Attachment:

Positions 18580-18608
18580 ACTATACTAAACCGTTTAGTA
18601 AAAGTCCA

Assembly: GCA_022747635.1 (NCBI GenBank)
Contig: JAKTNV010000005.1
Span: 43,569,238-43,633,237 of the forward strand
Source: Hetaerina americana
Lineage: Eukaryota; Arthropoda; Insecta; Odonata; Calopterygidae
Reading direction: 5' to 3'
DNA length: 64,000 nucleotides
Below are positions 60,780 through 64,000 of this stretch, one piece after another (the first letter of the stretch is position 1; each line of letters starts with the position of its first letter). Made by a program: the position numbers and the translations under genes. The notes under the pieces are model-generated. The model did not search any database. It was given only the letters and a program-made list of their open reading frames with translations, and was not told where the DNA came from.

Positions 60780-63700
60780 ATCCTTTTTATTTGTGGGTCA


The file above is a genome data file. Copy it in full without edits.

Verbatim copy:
Positions 18580-18608
18580 ACTATACTAAACCGTTTAGTA
18601 AAAGTCCA

Assembly: GCA_022747635.1 (NCBI GenBank)
Contig: JAKTNV010000005.1
Span: 43,569,238-43,633,237 of the forward strand
Source: Hetaerina americana
Lineage: Eukaryota; Arthropoda; Insecta; Odonata; Calopterygidae
Reading direction: 5' to 3'
DNA length: 64,000 nucleotides
Below are positions 60,780 through 64,000 of this stretch, one piece after another (the first letter of the stretch is position 1; each line of letters starts with the position of its first letter). Made by a program: the position numbers and the translations under genes. The notes under the pieces are model-generated. The model did not search any database. It was given only the letters and a program-made list of their open reading frames with translations, and was not told where the DNA came from.

Positions 60780-63700
60780 ATCCTTTTTATTTGTGGGTCA